WATERBURY, Vt. (AP) — A man accused of driving the wrong way and causing a crash that killed five teenagers in Vermont last year had elevated levels of a marijuana compound in his system, according to a toxicology report released by the state.
Steven Bourgoin, 37, pleaded not guilty to five counts of murder in the Williston, Vermont, crash on Interstate 89. Police said he caused the crash before stealing a police cruiser and causing more crashes. He awaits trial.
The report, released by state police in Waterbury on Monday and first reported by The Times Argus, shows Bourgoin had 10 nanograms of THC — the chemical in marijuana that makes people high — in his system hours after the crash on Oct. 8, 2016. Any level of the drug in Vermont is against the law. Some states have set specific driver limits for THC. In Colorado, it is 5 nanograms.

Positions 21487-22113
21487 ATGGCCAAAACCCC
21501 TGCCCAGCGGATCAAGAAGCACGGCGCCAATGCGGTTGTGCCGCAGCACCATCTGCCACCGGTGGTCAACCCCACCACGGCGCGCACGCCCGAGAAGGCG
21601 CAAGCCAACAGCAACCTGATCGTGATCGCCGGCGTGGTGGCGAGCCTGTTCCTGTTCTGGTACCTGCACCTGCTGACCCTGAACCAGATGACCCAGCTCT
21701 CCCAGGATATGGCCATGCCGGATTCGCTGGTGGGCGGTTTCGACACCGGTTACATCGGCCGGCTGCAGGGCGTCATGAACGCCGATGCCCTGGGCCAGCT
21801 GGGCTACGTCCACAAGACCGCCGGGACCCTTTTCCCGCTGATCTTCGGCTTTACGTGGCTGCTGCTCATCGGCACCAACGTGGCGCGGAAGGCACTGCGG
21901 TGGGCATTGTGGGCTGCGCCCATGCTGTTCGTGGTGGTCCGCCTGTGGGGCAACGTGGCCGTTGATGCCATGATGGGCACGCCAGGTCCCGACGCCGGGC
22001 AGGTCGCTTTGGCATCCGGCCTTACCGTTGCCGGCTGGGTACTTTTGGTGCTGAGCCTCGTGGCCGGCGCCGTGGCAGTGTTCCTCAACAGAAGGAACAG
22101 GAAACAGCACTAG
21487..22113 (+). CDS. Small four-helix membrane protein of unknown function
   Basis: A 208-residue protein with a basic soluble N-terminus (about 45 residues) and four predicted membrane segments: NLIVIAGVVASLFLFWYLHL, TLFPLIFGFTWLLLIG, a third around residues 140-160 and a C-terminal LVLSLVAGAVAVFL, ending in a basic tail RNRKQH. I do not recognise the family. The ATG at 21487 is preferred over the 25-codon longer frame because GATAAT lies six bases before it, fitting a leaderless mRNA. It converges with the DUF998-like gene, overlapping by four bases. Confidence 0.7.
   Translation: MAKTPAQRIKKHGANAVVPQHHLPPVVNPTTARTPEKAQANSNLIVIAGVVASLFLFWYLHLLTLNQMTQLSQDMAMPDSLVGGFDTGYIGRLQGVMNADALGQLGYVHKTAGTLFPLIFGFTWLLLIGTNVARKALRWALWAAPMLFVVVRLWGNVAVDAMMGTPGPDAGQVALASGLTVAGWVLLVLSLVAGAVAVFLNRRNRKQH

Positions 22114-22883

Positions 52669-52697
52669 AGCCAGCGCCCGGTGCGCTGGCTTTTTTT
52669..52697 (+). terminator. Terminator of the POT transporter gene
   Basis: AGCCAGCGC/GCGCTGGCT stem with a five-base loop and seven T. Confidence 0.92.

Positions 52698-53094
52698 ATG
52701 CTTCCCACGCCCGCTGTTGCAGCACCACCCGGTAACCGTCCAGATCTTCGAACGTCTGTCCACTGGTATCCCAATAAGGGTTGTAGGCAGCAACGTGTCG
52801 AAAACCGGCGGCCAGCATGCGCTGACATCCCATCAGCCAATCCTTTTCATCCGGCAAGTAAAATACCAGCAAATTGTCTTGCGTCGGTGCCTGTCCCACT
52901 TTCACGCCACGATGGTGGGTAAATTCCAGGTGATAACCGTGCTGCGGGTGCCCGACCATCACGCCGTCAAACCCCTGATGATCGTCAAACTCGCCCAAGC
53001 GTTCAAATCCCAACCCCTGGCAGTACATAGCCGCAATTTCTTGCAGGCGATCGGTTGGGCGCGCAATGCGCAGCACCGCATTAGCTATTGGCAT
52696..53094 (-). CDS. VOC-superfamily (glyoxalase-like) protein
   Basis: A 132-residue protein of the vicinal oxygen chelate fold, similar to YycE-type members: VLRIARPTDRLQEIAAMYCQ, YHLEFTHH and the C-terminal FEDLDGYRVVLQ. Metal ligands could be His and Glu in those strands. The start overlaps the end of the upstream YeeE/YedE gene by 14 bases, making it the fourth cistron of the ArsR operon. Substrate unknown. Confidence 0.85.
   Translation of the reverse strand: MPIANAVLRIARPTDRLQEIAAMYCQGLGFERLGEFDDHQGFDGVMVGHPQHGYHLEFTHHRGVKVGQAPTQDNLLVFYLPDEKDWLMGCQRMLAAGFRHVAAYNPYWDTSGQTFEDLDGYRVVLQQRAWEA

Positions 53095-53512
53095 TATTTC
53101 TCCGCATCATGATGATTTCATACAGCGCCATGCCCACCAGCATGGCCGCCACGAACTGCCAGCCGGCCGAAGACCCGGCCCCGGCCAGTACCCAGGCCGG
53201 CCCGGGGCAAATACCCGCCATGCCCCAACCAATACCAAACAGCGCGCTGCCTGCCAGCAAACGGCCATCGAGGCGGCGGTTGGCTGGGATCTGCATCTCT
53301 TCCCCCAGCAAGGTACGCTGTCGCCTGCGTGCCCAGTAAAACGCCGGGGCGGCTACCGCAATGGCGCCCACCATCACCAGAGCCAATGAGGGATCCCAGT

"Effects of marijuana use on driving ability may include weaving, inattention, poor coordination and slowed reaction time with increased error rates in complex tasks," said the report prepared by Willow Grove, Pennsylvania-based NMS Labs.
The report found fentanyl and midazolam also were found in Bourgoin's system. The Department of Public Safety said they could be "therapeutic levels."
Four Harwood Union High School students and a friend who attended Kimball Union Academy in New Hampshire were killed. They were driving from a concert in South Burlington.
Court documents say Bourgoin was facing foreclosure of his home and other financial difficulties, as well as legal proceedings for domestic issues and a custody dispute with his ex-girlfriend over their 2-year-old daughter.